Yesterday, Arrium [ASX:ARI] (formerly Onesteel) put its hand out for $754 million. With the iron ore price below its total cost of production, it wants to pay down debt and get through a protracted period of low prices. It will keep on producing at a loss, but I’m not sure how long it can do so before it goes bust.
Mining services stocks are obvious casualties from the iron ore price bust. But soon, consumer discretionary and banking stocks will begin to feel the pinch as lower incomes work through the economy.
So how do you make money in this environment? Well, if you’re like me, you wait until good value presents itself. The market hasn’t been kind to value investors for years, but that will change.
If you don’t want to wait, you need to take some risks. But it doesn’t have to be mindless. You just need to look where others aren’t. The tech sector is a good place to start because of its vast size and scope.
I just watched a presentation by my mate Sam Volkering, Editor of Tech Insider and Revolutionary Tech Investor. If you can ignore Sam’s hilarious impression of a robot, it’s a quality presentation.
In it, he talks about the importance of getting onto technology trends just before they reach mass market adoption. He profiles five companies that he calls ‘feeder stocks’ — basically suppliers to the soon to be burgeoning robotics industry.
Getting back to the iron ore bounce, it didn’t have a great impact on the Australian dollar overnight. Yesterday, the little battler dropped below US$0.90 but recovered only slightly during the US trading session.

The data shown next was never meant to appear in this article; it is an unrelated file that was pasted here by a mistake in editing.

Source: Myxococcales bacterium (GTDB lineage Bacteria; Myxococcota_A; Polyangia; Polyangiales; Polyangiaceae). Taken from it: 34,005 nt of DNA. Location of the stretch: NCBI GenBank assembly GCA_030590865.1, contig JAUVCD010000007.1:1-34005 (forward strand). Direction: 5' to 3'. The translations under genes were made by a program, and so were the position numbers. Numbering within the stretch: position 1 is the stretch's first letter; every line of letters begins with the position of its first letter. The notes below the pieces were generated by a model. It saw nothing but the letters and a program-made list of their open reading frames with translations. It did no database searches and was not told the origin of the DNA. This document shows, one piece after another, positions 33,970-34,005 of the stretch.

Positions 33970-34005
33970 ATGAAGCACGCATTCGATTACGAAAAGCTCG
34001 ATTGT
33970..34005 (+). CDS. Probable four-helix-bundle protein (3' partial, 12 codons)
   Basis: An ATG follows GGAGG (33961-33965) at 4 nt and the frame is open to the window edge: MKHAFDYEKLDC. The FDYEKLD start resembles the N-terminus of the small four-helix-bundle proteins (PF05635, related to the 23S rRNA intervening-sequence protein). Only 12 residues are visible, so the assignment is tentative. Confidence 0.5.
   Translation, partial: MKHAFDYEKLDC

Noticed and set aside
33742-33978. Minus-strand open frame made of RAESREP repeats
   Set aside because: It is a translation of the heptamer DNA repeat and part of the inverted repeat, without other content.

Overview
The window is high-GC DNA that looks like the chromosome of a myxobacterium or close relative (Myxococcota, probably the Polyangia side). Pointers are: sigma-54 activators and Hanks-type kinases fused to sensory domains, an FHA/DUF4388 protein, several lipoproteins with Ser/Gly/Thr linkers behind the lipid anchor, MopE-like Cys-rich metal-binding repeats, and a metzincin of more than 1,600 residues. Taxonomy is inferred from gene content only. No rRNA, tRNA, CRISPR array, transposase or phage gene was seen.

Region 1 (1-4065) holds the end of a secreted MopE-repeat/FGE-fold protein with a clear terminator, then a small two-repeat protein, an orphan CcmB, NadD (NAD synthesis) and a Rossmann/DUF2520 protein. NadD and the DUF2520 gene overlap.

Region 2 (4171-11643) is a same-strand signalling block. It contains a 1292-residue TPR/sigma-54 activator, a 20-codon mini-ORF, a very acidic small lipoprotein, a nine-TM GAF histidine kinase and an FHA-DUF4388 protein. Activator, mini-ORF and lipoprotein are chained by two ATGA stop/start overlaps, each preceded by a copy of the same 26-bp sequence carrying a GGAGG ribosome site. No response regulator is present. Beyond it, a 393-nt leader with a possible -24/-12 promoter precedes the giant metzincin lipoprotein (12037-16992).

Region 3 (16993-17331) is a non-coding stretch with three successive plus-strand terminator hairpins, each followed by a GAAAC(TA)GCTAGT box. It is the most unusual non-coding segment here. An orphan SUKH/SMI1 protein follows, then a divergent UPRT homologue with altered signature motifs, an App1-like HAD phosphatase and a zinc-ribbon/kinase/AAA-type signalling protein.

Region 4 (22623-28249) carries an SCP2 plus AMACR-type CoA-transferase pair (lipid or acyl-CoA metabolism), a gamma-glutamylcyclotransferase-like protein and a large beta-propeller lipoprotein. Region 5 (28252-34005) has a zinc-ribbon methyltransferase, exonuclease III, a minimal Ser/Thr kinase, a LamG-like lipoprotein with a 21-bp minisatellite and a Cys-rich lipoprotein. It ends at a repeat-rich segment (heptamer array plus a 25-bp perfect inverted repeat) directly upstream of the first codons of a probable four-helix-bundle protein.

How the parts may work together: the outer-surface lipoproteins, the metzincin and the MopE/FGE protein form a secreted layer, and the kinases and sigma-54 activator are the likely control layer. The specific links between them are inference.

Below is a chart of the recent price action. In the space of a week, the dollar plunged 4 US cents. In foreign exchange land, that’s massive. The currency is now oversold (compared to an ‘overbought’ US dollar as I showed yesterday), so it should settle around 90 cents or rebound a little bit over the next few days.
Aussie dollar plunges
Aussie dollar plunges
Or maybe not. Much depends on the outcome of the Fed’s interest rate meeting, which gets underway tonight, Australian time.
Usually, in the lead up to Fed meetings, the market rallies on the expectation of ‘lower for longer’ interest rates and generally dovish commentary from Yellen (formally Bernanke). But now, there is more nervousness around. The punters are bracing themselves for an all-important change to the language contained in the interest rate decision.
Rates may no longer stay low for a ‘considerable’ period. This may not seem like a big deal, but in the modern world of central banking where language is an important policy tool, it is.
If the change in language does indeed signal a faster than expected increase in US rates, then expect more market volatility in the weeks ahead.
That means the Aussie will probably resume its fall, after a brief respite. Many think that a weaker Aussie dollar is a good thing and just what our economy needs. Tomorrow, I’ll dispel that myth. I’ll also have a few words to say about gold.
For Markets and Money